1. Right, just like the powers that be are gonna get rid of all the drugs.

      2. If they wanted an alternative form of medium exchange they would just move to accepting something that the FDA haven’t made illegal to accept and your bit coins would still be rendered worthless.

        1. eh? Where’d the FDA come into this?

          I’m biased on this. May have had too much of the kool-aid. Take what I say with a grain of salt.

          My point on all of this is that BTC (or another crypto-currency) is, at this point, inevitable. I’d go so far as to say it’s unstoppable. It may be slowed by a full-on police state, but that’s about it.

          Think of Napster. It was shutdown, because it was a company, with an office, and servers. But now there’s BitTorrent, and it’s not going anywhere. Nothing short of a full-on police state will stop it.

          Could the US seriously damage BTC in the US? Sure. Could holders of BTC flee with their private key safely in their head across the border to some place welcoming entrepreneurs? Yup.

          1. Could holders of BTC flee with their private key safely in their head across the border to some place welcoming entrepreneurs? Yup.

            And that would work right up until the FBI legal attache put in a call to the local government asking for assistance in arresting them.

            No country anywhere other than maybe North Korea, who will do anything for a buck wants competition for its currency. And even it were neutral on the subject, no country is going to tell t he US to fuck off just so a bunch of bitcoin people can operate in peace.

            As long as bit coin stays small, it is fine. But the moment it gets big enough to be a real alternative, it will get shut down and everyone holding a bitcoin will be left with nothing or worse facing prosecution. That may not be right, but that is how it will work.

            1. See, I’m thinking Bitcoin has already cross the threshold where it could be stopped. I could be wrong on that.

              I’m also thinking that even the Obama administration would blink before imposing the level of police state needed to stop it.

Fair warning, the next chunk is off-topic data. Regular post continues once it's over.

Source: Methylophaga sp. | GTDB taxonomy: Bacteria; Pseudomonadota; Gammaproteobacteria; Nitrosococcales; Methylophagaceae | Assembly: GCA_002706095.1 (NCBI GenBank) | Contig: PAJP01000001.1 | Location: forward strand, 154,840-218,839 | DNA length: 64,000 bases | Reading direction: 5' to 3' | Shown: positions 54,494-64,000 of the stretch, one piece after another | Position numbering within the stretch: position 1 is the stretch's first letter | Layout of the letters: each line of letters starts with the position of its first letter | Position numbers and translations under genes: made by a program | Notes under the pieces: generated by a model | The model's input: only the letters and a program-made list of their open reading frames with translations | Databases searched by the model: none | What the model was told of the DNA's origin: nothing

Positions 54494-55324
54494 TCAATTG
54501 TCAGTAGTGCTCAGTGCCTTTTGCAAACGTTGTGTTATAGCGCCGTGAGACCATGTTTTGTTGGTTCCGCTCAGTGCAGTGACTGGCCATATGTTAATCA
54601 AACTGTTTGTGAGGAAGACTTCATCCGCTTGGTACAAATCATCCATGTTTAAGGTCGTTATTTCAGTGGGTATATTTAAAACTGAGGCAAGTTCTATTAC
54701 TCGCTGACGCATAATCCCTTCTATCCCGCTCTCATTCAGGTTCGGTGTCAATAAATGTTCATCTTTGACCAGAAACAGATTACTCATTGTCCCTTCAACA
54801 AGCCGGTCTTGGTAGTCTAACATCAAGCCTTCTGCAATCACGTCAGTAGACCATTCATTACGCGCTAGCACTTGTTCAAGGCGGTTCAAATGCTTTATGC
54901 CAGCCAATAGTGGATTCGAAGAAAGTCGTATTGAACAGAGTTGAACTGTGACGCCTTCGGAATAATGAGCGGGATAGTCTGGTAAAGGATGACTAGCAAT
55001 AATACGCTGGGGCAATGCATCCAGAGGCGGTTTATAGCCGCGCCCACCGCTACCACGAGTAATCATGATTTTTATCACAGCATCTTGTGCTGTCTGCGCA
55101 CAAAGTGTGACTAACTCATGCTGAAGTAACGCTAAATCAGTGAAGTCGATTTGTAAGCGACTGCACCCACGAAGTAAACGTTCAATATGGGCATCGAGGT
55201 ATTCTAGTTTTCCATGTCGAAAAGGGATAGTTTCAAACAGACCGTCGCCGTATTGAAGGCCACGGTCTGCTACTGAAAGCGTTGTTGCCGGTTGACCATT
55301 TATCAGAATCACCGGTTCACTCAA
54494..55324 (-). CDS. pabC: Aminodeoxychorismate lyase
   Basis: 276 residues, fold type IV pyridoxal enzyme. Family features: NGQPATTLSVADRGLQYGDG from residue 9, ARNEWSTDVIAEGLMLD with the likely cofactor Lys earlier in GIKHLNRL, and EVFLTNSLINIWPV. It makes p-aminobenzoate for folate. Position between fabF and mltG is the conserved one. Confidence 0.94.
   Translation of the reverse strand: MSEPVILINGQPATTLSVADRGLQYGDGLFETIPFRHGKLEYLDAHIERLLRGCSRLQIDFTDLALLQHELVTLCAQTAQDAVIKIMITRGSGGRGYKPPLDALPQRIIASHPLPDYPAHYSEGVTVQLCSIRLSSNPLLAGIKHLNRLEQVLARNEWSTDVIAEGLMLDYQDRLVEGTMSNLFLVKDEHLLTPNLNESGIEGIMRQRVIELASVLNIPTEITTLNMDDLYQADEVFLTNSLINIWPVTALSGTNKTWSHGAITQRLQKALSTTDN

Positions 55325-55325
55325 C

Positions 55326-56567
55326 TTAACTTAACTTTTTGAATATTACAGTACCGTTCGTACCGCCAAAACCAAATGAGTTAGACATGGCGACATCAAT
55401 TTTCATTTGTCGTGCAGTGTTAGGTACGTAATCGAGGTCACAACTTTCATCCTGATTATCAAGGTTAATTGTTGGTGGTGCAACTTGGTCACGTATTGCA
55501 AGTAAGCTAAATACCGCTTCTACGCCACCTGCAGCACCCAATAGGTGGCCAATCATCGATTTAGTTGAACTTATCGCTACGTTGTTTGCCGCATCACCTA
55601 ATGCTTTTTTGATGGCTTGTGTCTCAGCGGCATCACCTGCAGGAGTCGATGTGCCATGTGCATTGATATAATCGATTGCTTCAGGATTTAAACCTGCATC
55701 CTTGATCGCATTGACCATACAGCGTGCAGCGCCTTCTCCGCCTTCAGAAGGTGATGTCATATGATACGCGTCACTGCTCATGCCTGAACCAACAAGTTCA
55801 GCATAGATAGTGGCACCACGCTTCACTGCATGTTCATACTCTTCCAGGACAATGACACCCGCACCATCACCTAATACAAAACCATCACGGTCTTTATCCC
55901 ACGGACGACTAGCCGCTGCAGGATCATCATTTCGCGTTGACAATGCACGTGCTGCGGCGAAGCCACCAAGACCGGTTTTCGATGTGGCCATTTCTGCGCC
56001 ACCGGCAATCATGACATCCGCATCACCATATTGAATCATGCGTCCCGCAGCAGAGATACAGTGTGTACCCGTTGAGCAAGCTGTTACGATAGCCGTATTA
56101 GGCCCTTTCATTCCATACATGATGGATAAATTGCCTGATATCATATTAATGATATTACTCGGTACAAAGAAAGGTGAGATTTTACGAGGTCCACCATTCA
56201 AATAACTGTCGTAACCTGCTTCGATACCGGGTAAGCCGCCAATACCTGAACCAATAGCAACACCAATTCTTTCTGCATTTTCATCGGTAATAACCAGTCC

I’m thinking if the US started thrashing around against it, you’d end up with other countries that stayed quiet and didn’t go along with it. Remember, this thrashing about would be police state level.

              And it would be places like Canada, Germany, Singapore, Hong Kong.

              This could be a boom on the order of the internet, or greater — sooner or later, the PTB in the US will decide they want in on it. Probably before they try to stamp it out.

              1. Why would anyone take it if doing so subjected them to prosecution? I will take dollars or Euros or something rather than risk having the FBI come down on me.

                If the US decides to kill it, the EU and the rest of the world will do the same thing. They don’t like underground currencies anymore than the US does.

  3. Considering I’ve already seen many articles saying cash should be eliminated in favor of debit/credit cards specifically to thwart criminals, I didn’t find this attempt at satire to be all that satirical.

    1. I think one of the Slate retards (either Saleton or Sad Beard) wrote a piece advocating for that. The thought that, deprived of cash, criminals and law abiding alike would just turn to bartering and other alternative forms of currency never occurred to them. Of course once that happened, they would be demanding that any in kind transaction be made illegal. So the road that begins with “lets make sure criminals can’t hide their ill gotten gains in cash” ends with the SWAT team arresting an old lady for paying her neighbors to mow her lawn with vegetables from her garden. And I have no doubt Sad Beard would think such a result right and good, the nasty little retard that he is.

      1. Slate is one of the places that this topic has come up, but not the only one.

        And I think Slate has done it twice (with sadbeard being one of them).

        My children were more rational at 12 than most of these guys are now.

        1. They all make the mistake of assuming that they are going to be nomenklatura in the New Utopia. In fact, I would say that is the defining difference between progressives and libertarians. One expect to be held in the bosom of the new all powerful state and the other expects they will end up under the boot if there is one.

    2. Considering I’ve already seen many articles saying cash should be eliminated in favor of debit/credit cards specifically to thwart criminals

      They’ve been talking about that since I first started paying attention some twenty years ago, and probably before that.

      1. They’ve gotten rid of large bills.

        They’ve proposed redesigning 100’s on a recurring basis and forcing people to exchange old ones for new ones (as has been done in occupation zones) to prevent anyone from accruing a large stash of cash.